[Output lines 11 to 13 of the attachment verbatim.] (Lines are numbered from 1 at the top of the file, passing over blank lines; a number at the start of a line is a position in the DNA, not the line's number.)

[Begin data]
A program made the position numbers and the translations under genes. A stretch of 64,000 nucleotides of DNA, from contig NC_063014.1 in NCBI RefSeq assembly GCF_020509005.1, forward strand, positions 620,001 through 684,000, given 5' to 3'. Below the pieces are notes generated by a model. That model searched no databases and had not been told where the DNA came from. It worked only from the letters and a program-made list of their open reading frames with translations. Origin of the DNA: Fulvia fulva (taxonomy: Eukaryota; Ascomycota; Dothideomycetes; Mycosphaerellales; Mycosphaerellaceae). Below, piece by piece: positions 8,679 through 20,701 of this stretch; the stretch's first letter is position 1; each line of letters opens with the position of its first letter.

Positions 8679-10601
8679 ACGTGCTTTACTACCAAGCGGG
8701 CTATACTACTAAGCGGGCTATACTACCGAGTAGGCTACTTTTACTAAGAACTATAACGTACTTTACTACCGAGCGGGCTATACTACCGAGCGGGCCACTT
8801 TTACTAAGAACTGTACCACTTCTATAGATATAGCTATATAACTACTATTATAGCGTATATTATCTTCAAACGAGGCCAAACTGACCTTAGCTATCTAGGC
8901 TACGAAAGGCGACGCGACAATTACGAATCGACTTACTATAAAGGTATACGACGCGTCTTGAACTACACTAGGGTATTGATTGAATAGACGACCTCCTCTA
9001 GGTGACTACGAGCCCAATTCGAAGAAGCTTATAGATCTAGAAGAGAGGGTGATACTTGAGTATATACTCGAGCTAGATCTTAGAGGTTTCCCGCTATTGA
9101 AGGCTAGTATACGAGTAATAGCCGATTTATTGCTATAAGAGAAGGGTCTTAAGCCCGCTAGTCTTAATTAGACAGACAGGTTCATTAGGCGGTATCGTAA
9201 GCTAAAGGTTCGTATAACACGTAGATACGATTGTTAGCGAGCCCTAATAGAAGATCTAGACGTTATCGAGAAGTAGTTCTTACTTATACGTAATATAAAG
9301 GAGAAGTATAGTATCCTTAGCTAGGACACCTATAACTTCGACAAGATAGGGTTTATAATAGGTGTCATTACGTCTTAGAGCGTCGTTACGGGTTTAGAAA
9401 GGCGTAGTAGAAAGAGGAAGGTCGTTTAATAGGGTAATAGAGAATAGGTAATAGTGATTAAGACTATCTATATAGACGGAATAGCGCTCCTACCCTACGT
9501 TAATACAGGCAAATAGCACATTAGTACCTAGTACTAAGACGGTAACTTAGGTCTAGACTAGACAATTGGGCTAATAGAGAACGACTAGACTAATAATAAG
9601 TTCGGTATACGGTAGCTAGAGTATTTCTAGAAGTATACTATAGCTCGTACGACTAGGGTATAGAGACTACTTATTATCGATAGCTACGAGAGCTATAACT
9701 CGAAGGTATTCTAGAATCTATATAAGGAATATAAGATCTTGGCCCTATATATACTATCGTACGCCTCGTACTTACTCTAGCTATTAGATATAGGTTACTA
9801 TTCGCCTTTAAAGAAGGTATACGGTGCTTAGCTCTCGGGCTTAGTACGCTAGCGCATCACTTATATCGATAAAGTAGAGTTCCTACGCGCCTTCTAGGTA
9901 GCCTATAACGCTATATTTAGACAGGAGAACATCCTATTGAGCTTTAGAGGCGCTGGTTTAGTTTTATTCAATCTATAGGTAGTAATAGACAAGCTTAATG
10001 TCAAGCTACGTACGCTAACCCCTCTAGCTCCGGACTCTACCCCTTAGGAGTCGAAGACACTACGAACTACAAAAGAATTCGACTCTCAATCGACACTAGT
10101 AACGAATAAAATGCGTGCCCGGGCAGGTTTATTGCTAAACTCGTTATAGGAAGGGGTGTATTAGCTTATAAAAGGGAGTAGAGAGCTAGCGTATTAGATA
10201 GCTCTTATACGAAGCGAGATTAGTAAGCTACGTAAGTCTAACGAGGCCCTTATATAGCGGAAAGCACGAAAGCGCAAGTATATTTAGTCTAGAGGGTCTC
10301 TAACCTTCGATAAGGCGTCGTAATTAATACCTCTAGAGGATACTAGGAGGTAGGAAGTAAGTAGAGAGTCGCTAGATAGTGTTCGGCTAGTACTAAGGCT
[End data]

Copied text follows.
9401 GGCGTAGTAGAAAGAGGAAGGTCGTTTAATAGGGTAATAGAGAATAGGTAATAGTGATTAAGACTATCTATATAGACGGAATAGCGCTCCTACCCTACGT
9501 TAATACAGGCAAATAGCACATTAGTACCTAGTACTAAGACGGTAACTTAGGTCTAGACTAGACAATTGGGCTAATAGAGAACGACTAGACTAATAATAAG
9601 TTCGGTATACGGTAGCTAGAGTATTTCTAGAAGTATACTATAGCTCGTACGACTAGGGTATAGAGACTACTTATTATCGATAGCTACGAGAGCTATAACT